Teaching Families To Cook: Meet Amy Stoddart

Culinary nutrition and classical chef training can be worlds apart. Both fields concentrate on flavour and ingredients, but culinary nutrition is far more focused on health principles and using food for its therapeutic benefits than precision chopping or fancy techniques. That’s why we are always thrilled – and a little nervous – when classically trained chefs like Amy Stoddart join the program. We love learning from their vast kitchen experience and helping them meld their culinary talents with nutrition principles to maximize the health benefits of the food they create. It was this desire to learn more about nutrition that brought Amy to the Culinary Nutrition Expert Program in 2016.

Building a career as a caterer and personal chef

We tend to think of chefs as people who have a love of cooking that extended from childhood, learning at a parent or grandparent’s elbow, but Amy barely even knew how to boil an egg until adulthood. While studying for her undergraduate degree in finance, Amy got a job on holiday breaks working for a caterer that sparked a sudden, fierce love of cooking.

“I remember working in her kitchen and thought ‘This is where I’m supposed to be,” she says.

After graduating, Amy took some time off to travel around Southeast Asia. Friends of hers were in the process of opening a restaurant, and Amy pitched in. The experience opened her knowledge about whole foods, fermented foods, building flavours, cultural techniques and ingredients, and local stories and cultures.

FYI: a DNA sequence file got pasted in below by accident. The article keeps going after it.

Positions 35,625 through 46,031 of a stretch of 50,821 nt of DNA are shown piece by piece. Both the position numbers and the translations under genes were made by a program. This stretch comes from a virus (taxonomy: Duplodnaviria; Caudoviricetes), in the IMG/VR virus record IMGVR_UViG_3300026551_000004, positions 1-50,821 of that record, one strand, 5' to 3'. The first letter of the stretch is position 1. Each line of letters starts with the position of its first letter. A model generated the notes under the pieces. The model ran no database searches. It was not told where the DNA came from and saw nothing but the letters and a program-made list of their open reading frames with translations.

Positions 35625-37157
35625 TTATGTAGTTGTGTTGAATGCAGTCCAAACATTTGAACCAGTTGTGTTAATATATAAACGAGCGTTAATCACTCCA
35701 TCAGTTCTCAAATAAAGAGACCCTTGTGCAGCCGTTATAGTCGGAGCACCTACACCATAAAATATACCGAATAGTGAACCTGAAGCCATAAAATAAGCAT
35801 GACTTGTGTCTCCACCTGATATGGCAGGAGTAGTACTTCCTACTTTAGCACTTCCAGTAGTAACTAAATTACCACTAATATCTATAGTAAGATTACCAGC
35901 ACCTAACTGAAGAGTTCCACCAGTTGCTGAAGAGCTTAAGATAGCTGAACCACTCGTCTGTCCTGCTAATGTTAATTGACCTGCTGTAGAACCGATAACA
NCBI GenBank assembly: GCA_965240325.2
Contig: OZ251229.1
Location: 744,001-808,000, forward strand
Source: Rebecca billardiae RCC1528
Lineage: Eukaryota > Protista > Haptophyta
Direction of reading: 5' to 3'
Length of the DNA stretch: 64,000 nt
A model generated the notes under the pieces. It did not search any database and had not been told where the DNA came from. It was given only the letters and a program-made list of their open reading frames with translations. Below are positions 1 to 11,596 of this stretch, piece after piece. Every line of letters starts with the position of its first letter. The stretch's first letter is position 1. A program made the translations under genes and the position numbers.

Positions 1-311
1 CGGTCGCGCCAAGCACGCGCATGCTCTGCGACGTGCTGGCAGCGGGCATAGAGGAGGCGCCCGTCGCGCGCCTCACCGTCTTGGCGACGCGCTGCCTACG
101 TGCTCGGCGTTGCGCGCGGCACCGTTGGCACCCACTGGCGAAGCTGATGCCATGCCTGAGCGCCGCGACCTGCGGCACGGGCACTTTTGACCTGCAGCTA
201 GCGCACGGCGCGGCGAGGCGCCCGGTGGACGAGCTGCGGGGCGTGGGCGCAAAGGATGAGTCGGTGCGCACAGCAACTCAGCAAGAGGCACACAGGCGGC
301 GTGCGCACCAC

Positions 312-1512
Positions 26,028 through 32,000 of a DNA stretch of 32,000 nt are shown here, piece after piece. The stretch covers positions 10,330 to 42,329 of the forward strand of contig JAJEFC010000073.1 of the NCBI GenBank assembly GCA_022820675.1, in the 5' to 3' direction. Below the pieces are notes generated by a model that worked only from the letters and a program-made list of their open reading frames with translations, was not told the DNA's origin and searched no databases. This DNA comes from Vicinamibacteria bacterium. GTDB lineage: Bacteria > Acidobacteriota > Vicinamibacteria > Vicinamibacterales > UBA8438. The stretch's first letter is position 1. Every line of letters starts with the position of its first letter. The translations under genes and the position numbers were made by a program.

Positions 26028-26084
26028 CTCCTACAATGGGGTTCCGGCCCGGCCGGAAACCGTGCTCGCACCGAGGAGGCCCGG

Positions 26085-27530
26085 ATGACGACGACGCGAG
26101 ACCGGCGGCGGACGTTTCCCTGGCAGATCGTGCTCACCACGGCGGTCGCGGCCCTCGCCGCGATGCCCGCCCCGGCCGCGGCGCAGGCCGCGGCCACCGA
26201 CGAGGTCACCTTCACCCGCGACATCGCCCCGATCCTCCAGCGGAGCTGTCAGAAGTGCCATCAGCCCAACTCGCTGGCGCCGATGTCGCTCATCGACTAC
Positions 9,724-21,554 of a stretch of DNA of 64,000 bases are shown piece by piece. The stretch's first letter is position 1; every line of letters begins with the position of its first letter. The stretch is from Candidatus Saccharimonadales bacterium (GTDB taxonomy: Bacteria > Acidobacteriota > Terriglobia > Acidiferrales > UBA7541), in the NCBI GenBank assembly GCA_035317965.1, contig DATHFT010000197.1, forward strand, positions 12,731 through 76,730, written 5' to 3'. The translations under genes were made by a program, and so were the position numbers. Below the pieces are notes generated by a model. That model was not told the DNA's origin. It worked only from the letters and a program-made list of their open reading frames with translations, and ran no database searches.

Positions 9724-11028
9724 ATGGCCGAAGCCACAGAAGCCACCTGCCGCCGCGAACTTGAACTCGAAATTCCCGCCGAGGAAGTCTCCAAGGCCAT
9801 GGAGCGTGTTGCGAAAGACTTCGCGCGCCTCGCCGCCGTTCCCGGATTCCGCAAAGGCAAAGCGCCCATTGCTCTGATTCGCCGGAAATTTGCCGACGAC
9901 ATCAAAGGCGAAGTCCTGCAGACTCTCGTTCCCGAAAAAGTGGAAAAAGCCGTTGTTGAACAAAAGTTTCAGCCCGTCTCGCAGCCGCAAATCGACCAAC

Amy returned to Toronto and enrolled in the chef training program at George Brown College. She then spent more than a decade building a successful business as a caterer and personal chef and also taught her own cooking classes.

As her business grew, Amy’s personal interest in the nutrition side of food began to flourish – and she began to receive more clients with health challenges or who had special dietary requests. Her business evolved as Amy worked in tandem with natural health practitioners to help their clients make delicious meals and implement nutrition recommendations in a practical way. After Amy took an in-person course about cancer and nutrition that opened her eyes to the enormous impact food can have on health, she was eager to learn more.

Alongside her growing interest in nutrition, Amy desired a life that was more in sync with her family and friends. The long hours and the evening and weekend schedules of a caterer and chef didn’t offer Amy much time for herself.

Growing and enhancing her skill set

Teaching families to cook: Culinary Nutrition Expert Amy Stoddart